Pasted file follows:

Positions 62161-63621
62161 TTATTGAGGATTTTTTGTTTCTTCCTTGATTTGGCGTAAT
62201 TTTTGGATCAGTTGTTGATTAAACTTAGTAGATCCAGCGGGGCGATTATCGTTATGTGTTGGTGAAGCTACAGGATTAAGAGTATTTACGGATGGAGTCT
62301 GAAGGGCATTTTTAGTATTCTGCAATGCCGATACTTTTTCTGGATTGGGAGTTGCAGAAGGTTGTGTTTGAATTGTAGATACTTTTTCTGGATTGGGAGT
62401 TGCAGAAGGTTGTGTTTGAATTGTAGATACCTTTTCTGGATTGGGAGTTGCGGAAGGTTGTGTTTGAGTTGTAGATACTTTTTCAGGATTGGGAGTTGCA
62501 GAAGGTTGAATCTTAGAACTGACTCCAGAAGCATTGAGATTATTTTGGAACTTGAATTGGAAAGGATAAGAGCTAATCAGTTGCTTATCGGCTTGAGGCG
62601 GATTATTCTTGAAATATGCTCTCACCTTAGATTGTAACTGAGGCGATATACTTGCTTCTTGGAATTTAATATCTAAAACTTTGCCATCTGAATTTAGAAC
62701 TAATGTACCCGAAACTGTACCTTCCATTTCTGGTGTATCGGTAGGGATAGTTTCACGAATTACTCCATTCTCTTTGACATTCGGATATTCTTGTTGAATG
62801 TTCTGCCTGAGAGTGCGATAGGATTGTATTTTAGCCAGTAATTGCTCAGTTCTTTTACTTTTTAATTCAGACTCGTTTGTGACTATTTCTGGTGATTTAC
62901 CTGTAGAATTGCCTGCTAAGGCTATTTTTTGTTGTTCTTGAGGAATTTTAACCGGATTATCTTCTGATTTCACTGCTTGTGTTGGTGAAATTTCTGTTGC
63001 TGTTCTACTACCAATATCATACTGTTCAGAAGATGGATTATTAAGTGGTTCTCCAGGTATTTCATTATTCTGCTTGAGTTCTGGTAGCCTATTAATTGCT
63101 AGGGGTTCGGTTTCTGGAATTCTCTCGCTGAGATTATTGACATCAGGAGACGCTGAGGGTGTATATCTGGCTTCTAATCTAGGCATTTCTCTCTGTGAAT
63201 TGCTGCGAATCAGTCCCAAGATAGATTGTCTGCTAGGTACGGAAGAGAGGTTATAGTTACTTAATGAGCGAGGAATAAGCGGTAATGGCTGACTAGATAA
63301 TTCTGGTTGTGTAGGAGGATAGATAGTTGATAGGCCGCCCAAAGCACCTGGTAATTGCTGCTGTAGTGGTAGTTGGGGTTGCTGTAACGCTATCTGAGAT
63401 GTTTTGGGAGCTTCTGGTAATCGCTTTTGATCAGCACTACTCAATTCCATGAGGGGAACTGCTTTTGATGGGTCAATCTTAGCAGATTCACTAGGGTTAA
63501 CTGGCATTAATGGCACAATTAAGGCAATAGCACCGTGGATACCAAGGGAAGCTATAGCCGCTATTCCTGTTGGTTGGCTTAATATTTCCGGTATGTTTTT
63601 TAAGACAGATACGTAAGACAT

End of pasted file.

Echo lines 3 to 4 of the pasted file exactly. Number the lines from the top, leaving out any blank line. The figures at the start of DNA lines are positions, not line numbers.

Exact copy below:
62201 TTTTGGATCAGTTGTTGATTAAACTTAGTAGATCCAGCGGGGCGATTATCGTTATGTGTTGGTGAAGCTACAGGATTAAGAGTATTTACGGATGGAGTCT
62301 GAAGGGCATTTTTAGTATTCTGCAATGCCGATACTTTTTCTGGATTGGGAGTTGCAGAAGGTTGTGTTTGAATTGTAGATACTTTTTCTGGATTGGGAGT